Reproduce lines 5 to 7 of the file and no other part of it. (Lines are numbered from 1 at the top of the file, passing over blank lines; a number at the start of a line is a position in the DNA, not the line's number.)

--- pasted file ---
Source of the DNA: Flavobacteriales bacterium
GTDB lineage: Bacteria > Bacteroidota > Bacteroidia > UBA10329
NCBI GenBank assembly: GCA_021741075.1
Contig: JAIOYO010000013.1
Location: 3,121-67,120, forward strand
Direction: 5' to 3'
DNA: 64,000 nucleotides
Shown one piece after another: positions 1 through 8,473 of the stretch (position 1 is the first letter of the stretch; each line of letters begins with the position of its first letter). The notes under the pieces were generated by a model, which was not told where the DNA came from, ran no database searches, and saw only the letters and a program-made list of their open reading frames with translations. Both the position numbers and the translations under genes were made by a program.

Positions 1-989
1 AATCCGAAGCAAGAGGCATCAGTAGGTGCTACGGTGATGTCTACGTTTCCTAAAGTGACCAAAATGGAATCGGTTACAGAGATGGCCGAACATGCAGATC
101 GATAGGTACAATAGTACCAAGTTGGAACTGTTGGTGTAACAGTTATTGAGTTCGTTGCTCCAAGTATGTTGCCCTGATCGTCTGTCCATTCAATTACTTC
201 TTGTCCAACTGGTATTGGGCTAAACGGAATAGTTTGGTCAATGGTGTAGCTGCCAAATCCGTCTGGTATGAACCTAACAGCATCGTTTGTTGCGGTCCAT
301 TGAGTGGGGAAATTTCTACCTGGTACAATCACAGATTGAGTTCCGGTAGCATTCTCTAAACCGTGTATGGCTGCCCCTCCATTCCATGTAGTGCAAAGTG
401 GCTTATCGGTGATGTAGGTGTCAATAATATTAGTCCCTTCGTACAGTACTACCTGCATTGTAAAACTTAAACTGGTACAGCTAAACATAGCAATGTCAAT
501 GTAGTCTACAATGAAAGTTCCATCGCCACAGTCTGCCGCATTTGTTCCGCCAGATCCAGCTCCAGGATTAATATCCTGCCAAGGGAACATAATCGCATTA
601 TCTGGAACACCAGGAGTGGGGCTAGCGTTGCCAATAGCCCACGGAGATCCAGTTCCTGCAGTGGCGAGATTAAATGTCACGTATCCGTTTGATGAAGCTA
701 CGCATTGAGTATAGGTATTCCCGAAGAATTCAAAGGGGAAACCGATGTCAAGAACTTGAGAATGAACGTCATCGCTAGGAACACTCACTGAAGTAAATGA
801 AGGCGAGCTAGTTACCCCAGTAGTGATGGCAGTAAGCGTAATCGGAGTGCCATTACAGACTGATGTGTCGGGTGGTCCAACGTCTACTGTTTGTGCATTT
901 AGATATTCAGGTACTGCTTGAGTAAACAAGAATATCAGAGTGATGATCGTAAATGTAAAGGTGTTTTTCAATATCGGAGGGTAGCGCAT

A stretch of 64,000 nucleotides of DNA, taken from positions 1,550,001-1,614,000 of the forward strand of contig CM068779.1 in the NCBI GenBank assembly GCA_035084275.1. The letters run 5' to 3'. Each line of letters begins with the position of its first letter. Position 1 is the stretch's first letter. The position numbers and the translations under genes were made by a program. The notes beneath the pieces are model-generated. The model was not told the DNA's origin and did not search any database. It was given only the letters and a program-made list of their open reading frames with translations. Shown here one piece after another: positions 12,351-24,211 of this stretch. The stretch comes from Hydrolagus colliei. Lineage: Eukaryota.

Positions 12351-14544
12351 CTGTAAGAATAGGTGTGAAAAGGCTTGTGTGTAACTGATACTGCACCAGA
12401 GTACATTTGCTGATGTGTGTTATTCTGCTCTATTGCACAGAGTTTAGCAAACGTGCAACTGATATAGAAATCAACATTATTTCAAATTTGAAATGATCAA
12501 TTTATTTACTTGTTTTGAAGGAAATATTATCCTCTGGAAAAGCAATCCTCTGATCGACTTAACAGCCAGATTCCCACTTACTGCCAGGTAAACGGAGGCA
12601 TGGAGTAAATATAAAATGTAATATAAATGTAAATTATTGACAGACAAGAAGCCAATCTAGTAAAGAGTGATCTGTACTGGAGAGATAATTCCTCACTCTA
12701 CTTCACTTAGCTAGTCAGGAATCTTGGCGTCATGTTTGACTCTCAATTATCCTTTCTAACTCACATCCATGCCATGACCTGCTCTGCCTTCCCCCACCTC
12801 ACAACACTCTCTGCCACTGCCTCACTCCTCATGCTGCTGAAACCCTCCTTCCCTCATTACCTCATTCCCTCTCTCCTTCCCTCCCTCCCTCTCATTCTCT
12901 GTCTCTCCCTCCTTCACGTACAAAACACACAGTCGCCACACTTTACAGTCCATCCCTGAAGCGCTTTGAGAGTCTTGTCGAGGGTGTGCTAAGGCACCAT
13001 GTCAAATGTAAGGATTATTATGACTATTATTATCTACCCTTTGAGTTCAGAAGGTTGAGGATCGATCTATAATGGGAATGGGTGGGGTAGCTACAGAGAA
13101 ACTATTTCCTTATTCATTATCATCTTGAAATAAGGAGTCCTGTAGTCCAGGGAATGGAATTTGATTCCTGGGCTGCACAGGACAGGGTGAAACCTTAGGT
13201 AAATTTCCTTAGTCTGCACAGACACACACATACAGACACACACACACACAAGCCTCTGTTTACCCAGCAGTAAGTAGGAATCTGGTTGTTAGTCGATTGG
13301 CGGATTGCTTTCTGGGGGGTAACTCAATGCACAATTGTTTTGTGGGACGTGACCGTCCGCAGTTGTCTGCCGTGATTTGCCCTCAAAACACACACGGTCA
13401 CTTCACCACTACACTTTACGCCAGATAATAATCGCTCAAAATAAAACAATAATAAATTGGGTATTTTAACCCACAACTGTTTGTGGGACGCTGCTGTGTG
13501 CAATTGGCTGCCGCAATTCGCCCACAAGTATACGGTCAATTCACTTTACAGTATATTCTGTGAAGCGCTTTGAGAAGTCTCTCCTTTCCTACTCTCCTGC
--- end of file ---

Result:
Location: 3,121-67,120, forward strand
Direction: 5' to 3'
DNA: 64,000 nucleotides